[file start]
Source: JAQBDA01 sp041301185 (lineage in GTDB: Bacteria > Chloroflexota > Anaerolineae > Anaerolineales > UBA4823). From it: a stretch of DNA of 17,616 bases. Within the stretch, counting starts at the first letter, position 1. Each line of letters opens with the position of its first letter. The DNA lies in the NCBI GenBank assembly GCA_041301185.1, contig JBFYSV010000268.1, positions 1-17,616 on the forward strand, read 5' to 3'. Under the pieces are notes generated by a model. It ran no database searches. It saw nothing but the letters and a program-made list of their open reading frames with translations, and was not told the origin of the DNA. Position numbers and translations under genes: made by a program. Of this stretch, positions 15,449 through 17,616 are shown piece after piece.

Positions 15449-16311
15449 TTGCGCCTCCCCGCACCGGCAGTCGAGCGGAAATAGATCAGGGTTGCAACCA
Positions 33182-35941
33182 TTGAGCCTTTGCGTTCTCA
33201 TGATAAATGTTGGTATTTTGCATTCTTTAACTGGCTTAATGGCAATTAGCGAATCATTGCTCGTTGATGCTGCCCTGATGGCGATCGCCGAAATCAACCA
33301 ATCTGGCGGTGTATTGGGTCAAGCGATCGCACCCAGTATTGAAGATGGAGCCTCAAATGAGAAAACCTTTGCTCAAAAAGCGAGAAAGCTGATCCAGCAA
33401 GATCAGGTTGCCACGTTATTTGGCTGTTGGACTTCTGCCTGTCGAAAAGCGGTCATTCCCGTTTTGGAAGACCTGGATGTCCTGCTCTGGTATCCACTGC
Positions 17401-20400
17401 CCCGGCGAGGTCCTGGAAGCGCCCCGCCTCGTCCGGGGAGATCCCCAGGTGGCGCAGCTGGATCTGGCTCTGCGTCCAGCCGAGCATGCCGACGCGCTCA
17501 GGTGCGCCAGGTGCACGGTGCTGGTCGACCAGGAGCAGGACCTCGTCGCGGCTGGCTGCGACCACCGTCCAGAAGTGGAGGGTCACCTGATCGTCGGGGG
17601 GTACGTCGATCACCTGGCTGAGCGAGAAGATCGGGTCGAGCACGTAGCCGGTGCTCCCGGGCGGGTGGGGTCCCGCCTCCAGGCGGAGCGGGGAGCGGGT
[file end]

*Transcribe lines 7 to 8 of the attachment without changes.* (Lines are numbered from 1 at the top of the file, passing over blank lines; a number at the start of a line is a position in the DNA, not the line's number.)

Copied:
33301 ATCTGGCGGTGTATTGGGTCAAGCGATCGCACCCAGTATTGAAGATGGAGCCTCAAATGAGAAAACCTTTGCTCAAAAAGCGAGAAAGCTGATCCAGCAA
33401 GATCAGGTTGCCACGTTATTTGGCTGTTGGACTTCTGCCTGTCGAAAAGCGGTCATTCCCGTTTTGGAAGACCTGGATGTCCTGCTCTGGTATCCACTGC